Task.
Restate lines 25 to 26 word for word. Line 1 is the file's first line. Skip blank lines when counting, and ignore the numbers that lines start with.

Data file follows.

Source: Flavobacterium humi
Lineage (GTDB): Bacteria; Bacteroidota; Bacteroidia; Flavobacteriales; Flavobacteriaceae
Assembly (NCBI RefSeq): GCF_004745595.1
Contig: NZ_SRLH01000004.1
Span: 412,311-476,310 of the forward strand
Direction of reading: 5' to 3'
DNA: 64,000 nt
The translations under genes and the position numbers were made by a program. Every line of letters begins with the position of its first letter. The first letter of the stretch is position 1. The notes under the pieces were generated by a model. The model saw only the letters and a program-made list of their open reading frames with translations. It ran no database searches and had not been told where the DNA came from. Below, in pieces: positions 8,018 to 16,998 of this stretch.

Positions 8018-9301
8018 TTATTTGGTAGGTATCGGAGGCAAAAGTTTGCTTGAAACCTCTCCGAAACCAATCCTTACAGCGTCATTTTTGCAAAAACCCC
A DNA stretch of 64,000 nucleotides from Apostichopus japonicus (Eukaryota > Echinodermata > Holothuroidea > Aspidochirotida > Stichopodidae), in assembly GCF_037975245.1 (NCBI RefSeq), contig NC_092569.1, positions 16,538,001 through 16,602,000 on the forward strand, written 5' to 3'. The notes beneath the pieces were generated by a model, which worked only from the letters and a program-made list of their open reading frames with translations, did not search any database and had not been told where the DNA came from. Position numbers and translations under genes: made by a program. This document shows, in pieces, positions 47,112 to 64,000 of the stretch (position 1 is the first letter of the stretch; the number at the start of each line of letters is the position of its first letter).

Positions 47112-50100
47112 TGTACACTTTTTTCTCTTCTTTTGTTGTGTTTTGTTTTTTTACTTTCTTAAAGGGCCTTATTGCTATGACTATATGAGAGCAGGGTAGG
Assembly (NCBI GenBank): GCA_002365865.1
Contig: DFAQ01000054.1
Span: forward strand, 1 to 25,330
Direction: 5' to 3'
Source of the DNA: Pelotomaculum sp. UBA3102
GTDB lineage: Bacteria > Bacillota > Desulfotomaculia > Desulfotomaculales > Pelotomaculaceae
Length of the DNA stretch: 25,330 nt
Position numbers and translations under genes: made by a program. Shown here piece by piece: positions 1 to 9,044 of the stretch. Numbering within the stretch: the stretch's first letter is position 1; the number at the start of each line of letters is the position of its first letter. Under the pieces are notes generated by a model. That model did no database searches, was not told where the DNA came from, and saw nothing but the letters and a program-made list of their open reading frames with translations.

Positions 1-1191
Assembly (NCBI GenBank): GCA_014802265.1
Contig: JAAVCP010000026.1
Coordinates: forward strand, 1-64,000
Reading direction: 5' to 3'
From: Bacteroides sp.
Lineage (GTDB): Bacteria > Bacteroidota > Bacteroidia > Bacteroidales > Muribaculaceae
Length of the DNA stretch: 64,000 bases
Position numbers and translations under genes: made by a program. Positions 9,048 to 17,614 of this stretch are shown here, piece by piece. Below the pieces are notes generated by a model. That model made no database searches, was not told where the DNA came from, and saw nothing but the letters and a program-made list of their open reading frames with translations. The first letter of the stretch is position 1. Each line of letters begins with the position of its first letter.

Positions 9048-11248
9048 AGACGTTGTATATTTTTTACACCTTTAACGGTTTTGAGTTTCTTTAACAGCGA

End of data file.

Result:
Coordinates: forward strand, 1-64,000
Reading direction: 5' to 3'